The first tolls of the 2025 Jubilee in Rome were heard as the city is in a full COVID-19 emergency. Palazzo Chigi, the seat of the Rome Government, hosted a meeting between Prime Minister Giuseppe Conte; the Regional Governor, Nicola Zingaretti; and Msgr. Rino Fisichella, President of the Pontifical Council, for the promotion of the new evangelization for the first thoughts on the next Holy Year in 2025.
There is talk of a joint commission between the Italian State and the Vatican which seems to be a prelude to the establishment of a Jubilee Agency as it happened in 2000. The plan is being made in such advance knowing the times of our bureaucracy.
The event will be an extraordinary opportunity, not only for Rome to redesign an economic, urban, and social development plan that will in any case have to deal with the pandemic, but also the election of a new mayor and an effective operational plan to optimize the funds made available by Europe.
Holy Year: The Jubilees of the Church from Pope Leo XIII to Francis
The origins of the Jubilee date back to the Old Testament. In fact, the word “jubilee” derives from Jubilaeum which derives from the three Hebrew words Jobel (ram), Jobil (call), and Jobal (remission). In chapter XXV of Leviticus, the Jewish people sound the horn (Jobel) every 49 years to call (Jobil) the people of the entire country, declaring the fiftieth year holy and proclaiming the remission (Jobal) of all. According to the Old Testament, the Jubilee brought with it general liberation from a condition of misery, suffering, and marginalization.
Twenty-five Jubilees have been celebrated to date, the year 2000 being the twenty-sixth. Boniface VIII announced the first Jubilee in 1300 and decided that they would celebrate it every hundred years. Clement VI in 1342 called it every 50 years, while Urban VI in 1389 (1390) decided that they would celebrate it every 33 years. In 1470, Paul II determined the expiration of the Holy Year every 25 years, because of the shortness of human life and human weakness towards sin. Some Popes have even proclaimed extraordinary Holy Years outside this deadline.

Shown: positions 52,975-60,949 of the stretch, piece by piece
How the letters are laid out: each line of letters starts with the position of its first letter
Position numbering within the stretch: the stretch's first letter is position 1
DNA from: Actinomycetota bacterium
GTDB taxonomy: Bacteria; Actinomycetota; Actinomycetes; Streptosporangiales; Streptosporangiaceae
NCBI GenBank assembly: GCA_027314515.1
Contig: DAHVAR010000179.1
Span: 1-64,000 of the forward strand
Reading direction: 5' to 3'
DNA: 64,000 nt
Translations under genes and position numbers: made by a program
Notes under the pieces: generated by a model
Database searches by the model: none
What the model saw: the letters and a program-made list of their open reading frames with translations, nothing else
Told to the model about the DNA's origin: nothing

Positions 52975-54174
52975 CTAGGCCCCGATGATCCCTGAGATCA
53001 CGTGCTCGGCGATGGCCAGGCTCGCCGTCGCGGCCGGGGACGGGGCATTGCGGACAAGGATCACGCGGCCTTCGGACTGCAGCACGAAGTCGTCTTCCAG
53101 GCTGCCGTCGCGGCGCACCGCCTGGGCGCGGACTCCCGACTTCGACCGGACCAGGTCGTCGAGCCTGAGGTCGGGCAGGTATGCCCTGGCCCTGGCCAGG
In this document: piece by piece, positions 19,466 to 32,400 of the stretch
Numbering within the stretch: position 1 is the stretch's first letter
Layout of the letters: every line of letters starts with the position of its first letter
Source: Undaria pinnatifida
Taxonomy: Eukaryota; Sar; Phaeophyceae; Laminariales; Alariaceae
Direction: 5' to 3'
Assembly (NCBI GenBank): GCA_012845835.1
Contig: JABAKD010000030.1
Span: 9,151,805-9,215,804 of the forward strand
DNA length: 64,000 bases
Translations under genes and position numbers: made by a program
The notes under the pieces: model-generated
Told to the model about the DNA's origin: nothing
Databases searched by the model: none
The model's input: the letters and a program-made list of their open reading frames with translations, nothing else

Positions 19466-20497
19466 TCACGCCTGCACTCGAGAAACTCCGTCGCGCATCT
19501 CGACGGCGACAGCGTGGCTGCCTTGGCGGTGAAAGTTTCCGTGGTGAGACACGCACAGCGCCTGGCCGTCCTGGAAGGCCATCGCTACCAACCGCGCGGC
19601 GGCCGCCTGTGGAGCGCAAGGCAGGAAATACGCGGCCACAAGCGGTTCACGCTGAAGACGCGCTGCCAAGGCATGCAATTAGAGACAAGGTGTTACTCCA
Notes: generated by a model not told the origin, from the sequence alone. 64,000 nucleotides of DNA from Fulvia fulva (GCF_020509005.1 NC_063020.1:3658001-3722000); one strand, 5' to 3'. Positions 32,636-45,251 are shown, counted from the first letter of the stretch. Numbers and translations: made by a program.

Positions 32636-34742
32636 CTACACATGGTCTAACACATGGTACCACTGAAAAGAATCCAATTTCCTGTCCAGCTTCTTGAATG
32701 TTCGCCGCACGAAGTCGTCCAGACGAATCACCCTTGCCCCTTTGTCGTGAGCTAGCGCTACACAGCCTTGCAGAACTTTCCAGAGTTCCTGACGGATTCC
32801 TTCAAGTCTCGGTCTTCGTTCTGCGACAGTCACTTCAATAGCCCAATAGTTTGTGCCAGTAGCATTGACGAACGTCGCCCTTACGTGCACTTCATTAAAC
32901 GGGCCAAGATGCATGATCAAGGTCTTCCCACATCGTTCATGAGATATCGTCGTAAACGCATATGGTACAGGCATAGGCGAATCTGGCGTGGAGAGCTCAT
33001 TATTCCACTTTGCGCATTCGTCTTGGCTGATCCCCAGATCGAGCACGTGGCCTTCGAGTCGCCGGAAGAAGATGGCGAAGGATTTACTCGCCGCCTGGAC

In more recent times, Pope Benedict XVI proclaimed the Pauline Year, a special jubilee year from June 28, 2008 to June 29, 2009, dedicated to the apostle Paul of Tarsus on the occasion of the two-thousandth anniversary of the saint’s birth (placed by historians between 7 and 10 AD).
On March 13, 2015, Pope Francis announced an extraordinary Jubilee 50 years after the Second Vatican Council, starting on December 8, 2015 and ending on November 20, 2016.
The twentieth century is the era in which the Church held more Jubilees – between ordinary and extraordinary – than in any other century: 8 between 1900 and 2000: 1925, 1933, 1950, 1966, 1975, 1983, and 2000.
On the occasion of the Holy Year of Mercy 2016 inaugurated by Pope Francis, the Cassa di Risparmio di Perugia Foundation and the Carioperugia Arte Foundation organized the exhibition “Holy Year.” The Jubilees of the Church from Leo XIII to Francis documents these jubilee events both from a more strictly theological-religious and historical point of view and for the social, political, and cultural effects produced in the societies of the time.
The Extraordinary Jubilee of Mercy was proclaimed by Pope Francis through the papal bull Misericordiae Vultus. Previously announced by the same pontiff on March 13, 2015, it began on December 8, 2015 and ended on November 20, 2016.
The Participation of the Faithful in the Last Jubilee of Mercy of 2015/16
Global participation reported that in the countries where Catholicism is more rooted, the portion of the faithful who have vacated the Holy Doors exceeded 80 percent of believers. Worldwide, average participation is estimated to be between 56 and 62 percent of the overall Catholic population.
The faithful who after December 8, 2015 have crossed the Holy Door only in cathedrals and other diocesan churches range between 700 and 850 million. To them are added those who flocked to shrines and pilgrimage sites: there were 5 million in Krakow, 22 million in Guadalupe, while Santiago de Compostela exceeded the record of 272,000 recorded in 2010. These numbers from which the overall estimate is 950 million, has matured of faithful that have passed through the gates of the whole world.
The last ordinary Holy Year was the Great Jubilee of 2000, while the next will be in 2025.
Source: eTurbo News
The 2025 Jubilee in Rome Tolls Amid COVID-19